an ancient old monster (I think it may be as much as 50 years old) for $25
... it welds beautifully.
On the other hand, if 220v is out of the question for now, let me suggest
that you either go with an inexpensive wire feed welder (limited capacity,
but relatively easy to use), or if you specifically want a stick machine,
look at the Century 100 welder (available at Northern Tools; Sears also
sells the same model, rebadged under their name). Last time I looked, this
model was available for a little over $100. This machine has a 20% duty
cycle at 100 amps--still not great, but far better than the 6-10% that the
inexpensive HF units have. It also has a relatively low open circuit voltage
(OCV)--around 60v IIRC--but again this is far better than the 48-50v that
the low end HF units have. As someone else mentioned, low OCV makes it
harder to start and stabilize the arc; it also limits you to certain types
of rods (primarily 6013 and 7014).
I started out with one of these Century 100 welders (actually, it had a
different brand name, but same welder); I wasn't sure I would actually do
that much welding, and I didn't want to run a 220v circuit if I wound up not
really using it. I bought it used for $65 (yes -- ironically more than twice
what I eventually paid for the 220v machine I now use). It certainly
worked--once I figured out that I could *not* use 6011 or 7018 rods, but
only 6013 and 7014. (That tidbit was in the manual, but of course I didn't
have a manual ... until I found a copy online.) I found that 3/32" rods were
about the only size that I could use. With those, I could weld anything up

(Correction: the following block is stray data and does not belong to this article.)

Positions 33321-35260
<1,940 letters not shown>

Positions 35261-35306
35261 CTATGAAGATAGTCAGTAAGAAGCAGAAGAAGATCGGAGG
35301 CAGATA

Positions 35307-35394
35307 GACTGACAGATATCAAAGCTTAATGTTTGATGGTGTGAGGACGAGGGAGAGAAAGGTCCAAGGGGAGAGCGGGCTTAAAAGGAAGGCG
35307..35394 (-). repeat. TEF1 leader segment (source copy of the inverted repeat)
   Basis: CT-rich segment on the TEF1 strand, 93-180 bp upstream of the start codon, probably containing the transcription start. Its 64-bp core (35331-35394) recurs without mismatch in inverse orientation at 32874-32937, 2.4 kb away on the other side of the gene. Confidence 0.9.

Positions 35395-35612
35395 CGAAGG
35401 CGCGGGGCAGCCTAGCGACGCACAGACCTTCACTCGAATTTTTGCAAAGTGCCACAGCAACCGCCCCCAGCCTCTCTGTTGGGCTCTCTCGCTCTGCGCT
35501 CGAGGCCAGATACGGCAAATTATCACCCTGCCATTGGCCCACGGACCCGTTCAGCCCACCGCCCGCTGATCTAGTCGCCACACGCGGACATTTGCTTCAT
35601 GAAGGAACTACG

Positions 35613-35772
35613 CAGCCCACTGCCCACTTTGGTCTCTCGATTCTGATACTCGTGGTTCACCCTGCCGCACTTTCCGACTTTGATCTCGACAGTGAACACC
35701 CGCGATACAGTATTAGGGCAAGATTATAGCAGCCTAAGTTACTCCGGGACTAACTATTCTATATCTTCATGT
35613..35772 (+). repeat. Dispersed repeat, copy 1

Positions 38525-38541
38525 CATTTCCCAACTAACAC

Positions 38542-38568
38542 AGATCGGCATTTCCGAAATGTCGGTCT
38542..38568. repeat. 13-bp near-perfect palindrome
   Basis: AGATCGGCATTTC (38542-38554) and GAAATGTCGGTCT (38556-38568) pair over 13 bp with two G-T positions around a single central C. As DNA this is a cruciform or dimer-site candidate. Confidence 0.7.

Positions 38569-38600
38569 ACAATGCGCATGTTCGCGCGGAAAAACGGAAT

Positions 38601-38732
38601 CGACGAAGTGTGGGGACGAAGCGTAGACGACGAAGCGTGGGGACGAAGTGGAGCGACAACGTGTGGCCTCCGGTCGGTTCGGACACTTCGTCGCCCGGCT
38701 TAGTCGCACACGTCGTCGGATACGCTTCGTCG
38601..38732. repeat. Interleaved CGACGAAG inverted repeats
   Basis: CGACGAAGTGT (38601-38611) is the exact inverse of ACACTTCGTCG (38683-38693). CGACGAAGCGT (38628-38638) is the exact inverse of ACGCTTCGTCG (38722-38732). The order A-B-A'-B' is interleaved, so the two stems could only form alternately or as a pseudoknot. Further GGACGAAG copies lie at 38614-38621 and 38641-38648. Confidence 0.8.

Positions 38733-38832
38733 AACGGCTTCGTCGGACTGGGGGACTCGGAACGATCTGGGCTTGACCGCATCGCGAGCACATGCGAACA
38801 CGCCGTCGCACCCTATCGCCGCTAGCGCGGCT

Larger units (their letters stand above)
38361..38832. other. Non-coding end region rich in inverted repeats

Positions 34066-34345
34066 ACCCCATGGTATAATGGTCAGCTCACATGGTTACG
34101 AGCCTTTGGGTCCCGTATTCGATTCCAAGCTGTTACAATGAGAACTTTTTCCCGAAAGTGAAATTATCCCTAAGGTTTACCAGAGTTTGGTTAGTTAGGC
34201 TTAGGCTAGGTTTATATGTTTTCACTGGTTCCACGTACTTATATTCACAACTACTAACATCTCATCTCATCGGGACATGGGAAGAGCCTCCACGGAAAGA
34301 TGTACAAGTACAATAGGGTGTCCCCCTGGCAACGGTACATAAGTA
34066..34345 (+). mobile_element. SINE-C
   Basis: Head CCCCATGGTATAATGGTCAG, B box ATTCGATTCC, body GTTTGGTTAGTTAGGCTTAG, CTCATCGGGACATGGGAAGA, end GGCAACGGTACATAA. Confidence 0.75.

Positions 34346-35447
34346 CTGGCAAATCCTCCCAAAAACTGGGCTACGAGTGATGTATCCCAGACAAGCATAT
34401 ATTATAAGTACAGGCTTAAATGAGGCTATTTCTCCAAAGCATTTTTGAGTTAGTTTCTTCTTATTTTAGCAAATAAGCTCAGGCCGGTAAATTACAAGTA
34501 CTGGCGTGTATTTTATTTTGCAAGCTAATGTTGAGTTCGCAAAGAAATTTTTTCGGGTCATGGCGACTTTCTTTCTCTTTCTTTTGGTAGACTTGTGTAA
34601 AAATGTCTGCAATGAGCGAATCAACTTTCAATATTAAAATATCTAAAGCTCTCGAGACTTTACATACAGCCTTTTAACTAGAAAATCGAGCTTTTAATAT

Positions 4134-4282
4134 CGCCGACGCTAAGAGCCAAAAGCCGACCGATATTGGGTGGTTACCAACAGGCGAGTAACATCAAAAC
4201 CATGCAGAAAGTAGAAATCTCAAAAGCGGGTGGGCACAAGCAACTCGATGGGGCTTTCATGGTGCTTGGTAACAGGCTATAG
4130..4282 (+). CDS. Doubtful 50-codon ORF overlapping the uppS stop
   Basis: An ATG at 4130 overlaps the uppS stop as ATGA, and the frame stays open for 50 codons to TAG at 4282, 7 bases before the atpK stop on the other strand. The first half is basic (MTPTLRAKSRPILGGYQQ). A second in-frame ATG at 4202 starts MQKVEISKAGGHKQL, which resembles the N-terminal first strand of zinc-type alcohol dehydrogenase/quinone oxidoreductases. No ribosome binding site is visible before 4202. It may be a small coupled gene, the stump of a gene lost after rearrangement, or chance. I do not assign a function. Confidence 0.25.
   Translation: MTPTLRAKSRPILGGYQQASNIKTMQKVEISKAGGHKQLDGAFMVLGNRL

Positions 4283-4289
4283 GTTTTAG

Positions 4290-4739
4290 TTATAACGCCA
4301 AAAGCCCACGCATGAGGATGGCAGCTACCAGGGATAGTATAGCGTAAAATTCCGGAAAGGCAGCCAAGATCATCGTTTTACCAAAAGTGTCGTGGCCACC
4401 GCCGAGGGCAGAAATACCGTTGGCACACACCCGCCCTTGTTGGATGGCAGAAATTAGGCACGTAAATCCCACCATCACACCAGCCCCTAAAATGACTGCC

to 1/8" thick fairly well ... and probably could do much better with the
same machine now that I've improved my technique. Theoretically it was
supposed to be able to weld up to 1/4" thick, but I found it extremely hard
to get a satisfactory bead if I was actually trying to join two 1/4" thick
Once you start welding, it can quickly become addictive. It wasn't long
before I began looking for a 220v machine, so that I could handle some
thicker steel. When I found the machine I now use, one of the things I
hadn't expected was how much easier it is to use--even on thin material.
Also, I discovered that "100 amps" on a 110v machine is just not the same as
"100 amps" on a 220v machine. With the little 110v welder, I pretty much had
to crank it all the way up to do much of anything. With the 220v machine,
welding 1/8" or thinner steel, I normally never need beyond 75-85 amps.
Hope this helps!
Ok... you've got me convinced not to buy the HF welder..
(what was I thinking?????)
I did a bunch of stick/arc welding last year and I
think you're right that I won't like the less than
10% duty cycle, even for personal use.
I am planning on purchasing 175 amp MIG unit later
with I get the garage re-worked which will include
220v power then. Most likely will pick up a Hobart
or perhaps a Lincoln. I just didn't want to spend
$500 on a Hobart 110v 135 amp MIG now when I really
prefer to go ahead abd get the 175amp later.
The problem with 220v in the garage is that it is
not on the main house and only has 110v run to it.
To run 220v is a long run and my plan is to have
the main power re-run underground which will require
a new meter, new breaker box in garage, etc...
hopefully that'll be soon. In the long run with
all that, I'm afraid it'll cost more than $1,000
to get 220v out there, but boy will it be nice.
thanks for everyone's help.
Oops -- I gave you a bunch of advice on the assumption that you were just
learning to stick weld. Sorry about that!
Ouch -- I certainly see why 220v is not something you can put in over the
Give the Century 100 / equivalent Sears model a look, or see if you can find
one used -- it's not overly satisfying if you're used to a 220v unit, but it
will let you do *some* welding. I made my rolling cart/welding table, a
bandsaw rip fence, and two roller support stands using the one I had -- all
of which continue to hold up just fine, in spite of the fact that some of
the welds were pretty gloppy. (Hey, I was just learning! And hadn't even had
any classes yet at that point!) As I mentioned in the previous post, you
can't use 6011 or 7018, but 3/32" 6013 runs okay with this welder. (I also
ran 3/32" 7014, but not quite as well.)